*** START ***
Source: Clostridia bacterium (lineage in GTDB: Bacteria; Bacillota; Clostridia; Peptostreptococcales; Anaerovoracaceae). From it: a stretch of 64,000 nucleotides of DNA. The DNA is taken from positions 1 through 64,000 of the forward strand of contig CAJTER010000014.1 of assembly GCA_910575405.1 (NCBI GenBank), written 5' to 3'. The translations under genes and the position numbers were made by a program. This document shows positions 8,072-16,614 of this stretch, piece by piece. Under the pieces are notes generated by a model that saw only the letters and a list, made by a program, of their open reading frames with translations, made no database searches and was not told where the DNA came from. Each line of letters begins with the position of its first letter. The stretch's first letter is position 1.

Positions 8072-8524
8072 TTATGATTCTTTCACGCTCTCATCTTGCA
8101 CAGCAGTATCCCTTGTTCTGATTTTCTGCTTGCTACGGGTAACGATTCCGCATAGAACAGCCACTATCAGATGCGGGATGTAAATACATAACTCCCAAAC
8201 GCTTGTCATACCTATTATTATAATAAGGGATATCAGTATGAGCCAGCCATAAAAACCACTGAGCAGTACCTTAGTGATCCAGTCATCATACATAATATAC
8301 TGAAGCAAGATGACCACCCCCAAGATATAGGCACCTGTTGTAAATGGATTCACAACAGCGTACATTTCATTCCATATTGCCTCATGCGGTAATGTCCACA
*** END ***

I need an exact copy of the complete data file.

Source: Clostridia bacterium (lineage in GTDB: Bacteria; Bacillota; Clostridia; Peptostreptococcales; Anaerovoracaceae). From it: a stretch of 64,000 nucleotides of DNA. The DNA is taken from positions 1 through 64,000 of the forward strand of contig CAJTER010000014.1 of assembly GCA_910575405.1 (NCBI GenBank), written 5' to 3'. The translations under genes and the position numbers were made by a program. This document shows positions 8,072-16,614 of this stretch, piece by piece. Under the pieces are notes generated by a model that saw only the letters and a list, made by a program, of their open reading frames with translations, made no database searches and was not told where the DNA came from. Each line of letters begins with the position of its first letter. The stretch's first letter is position 1.

Positions 8072-8524
8072 TTATGATTCTTTCACGCTCTCATCTTGCA
8101 CAGCAGTATCCCTTGTTCTGATTTTCTGCTTGCTACGGGTAACGATTCCGCATAGAACAGCCACTATCAGATGCGGGATGTAAATACATAACTCCCAAAC
8201 GCTTGTCATACCTATTATTATAATAAGGGATATCAGTATGAGCCAGCCATAAAAACCACTGAGCAGTACCTTAGTGATCCAGTCATCATACATAATATAC
8301 TGAAGCAAGATGACCACCCCCAAGATATAGGCACCTGTTGTAAATGGATTCACAACAGCGTACATTTCATTCCATATTGCCTCATGCGGTAATGTCCACA